EXIT POLLS: Economy Looms Over Obama-McCain Presidential Race


Pennsylvania is one state contested until the very last minute, with the McCain campaign putting in extra time during the waning days of the campaign in hopes of turning this blue state red. And preliminary exit poll data indicates there were voters still to be converted: About one in 10 state voters say they made their minds up in the past three days. The ongoing discussion about whether some white voters might be influenced in their vote choice by Obama's race also centered on Pennsylvania, thanks to comments by Obama and some Pennsylvania politicians. In this preliminary exit poll, a quarter of voters said race was a factor in their vote. African-American voters were twice as likely as white voters to say it was an important factor.

White Catholics: They'd been a reliable Democratic group here until Bush lured them away from Kerry in 2004. They were 30 percent of the vote in that election and Bush won them by four points, 52 percent to 48 percent.

Clinton voters: Obama lost big here, by nearly 10 points, in the Democratic primary. But he managed to bring most of them back home, winning strong support from Clinton supporters. Eight in 10 of them stayed with Obama, according to preliminary exit poll data.

Race: Overall, 16 percent said race was an important factor in their vote, but African American voters were much more likely than whites to say so. Among whites who said race was a factor in their votes, McCain's lead was ? 53 percent to Obama's 47 percent.

Rural: When Obama made his comments this spring about small towns, where "bitter" economically distressed voters cling to guns and religion, he was talking about small towns in Pennsylvania. Republicans have been throwing those comments back in Obama's face ever since. That hasn't stopped the Democrat from fighting hard to recruit new voters and gin up support in these usually rock-solid Republican rural areas in Pennsylvania and in other states. Obama has his work cut out for him: Kerry lost rural areas here by 21 points to Bush, 39 percent to 60 percent.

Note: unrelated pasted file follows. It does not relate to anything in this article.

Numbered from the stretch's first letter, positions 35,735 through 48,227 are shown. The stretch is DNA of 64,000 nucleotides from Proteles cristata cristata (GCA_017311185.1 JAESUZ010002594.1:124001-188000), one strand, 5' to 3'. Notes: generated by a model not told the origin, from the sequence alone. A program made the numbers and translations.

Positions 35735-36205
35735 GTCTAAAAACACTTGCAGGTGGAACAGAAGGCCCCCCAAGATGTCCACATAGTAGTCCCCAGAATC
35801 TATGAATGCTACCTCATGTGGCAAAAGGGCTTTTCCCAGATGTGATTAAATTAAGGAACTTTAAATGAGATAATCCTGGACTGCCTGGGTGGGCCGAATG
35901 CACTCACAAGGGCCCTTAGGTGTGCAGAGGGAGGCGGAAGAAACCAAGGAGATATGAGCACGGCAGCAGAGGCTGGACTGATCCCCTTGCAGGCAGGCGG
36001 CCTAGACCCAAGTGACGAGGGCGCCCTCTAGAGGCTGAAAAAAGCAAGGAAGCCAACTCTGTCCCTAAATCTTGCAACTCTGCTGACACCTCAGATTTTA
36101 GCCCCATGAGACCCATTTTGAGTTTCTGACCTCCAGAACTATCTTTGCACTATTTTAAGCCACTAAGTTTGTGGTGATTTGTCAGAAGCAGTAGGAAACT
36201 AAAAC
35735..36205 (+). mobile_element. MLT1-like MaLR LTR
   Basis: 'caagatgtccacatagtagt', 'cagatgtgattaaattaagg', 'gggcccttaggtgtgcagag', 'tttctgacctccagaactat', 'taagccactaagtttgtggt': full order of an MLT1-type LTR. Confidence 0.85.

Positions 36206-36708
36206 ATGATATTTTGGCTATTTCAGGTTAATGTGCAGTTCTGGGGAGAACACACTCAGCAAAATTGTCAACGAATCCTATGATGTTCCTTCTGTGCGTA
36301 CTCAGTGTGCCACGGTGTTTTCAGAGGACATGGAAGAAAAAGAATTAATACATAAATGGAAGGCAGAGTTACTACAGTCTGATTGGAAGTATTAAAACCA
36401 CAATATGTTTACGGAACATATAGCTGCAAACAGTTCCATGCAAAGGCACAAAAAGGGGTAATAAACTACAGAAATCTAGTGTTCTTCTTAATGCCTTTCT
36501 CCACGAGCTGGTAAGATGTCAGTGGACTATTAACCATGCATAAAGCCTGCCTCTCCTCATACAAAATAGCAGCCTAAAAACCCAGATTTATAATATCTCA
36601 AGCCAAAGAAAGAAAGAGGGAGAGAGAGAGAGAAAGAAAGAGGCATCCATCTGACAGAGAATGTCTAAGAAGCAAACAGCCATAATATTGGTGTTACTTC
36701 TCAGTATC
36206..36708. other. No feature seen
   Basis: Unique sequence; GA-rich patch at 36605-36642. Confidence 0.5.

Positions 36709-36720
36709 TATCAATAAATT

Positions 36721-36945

White Men: Obama made inroads among white men, running even with McCain there. Kerry and Gore both lost white men by double digits.

Time of Decision: Obama was buoyed by early strength, securing a significant lead -- 58 to 42 percent -- among those who decided last week or earlier. McCain closed well, winning among those who waited until last three days to choose a candidate, by 52 to Obama's 46 percent. It was not enough.

Party ID: Obama did well among key political independents ? winning by 20 points. He also held nine in 10 Democrats ? somewhat better than John Kerry, Al Gore or Bill Clinton.


White Women: Bush did better with women here in 2004 than he did nationally. When white women voted Democratic, in 1992 and 1996, this state went blue. When white women voted Republican, in 1988, 2000 and 2004, this state went red. Which way will they swing this year?

White Evangelical: They were 35 percent of the vote in 2004, compared with 23 percent nationally. Numbers like that this year will be good news for McCain.

Working Class: Working class whites, those earning less than $50,000 a year, have sided with the Missouri winner in the last five presidential elections.

Age: One-fifth of the voters in 2004 were 18-29 -- nearly double the proportion of those older than 65. This year, at least 150,000 new young voters have been added to the rolls here.

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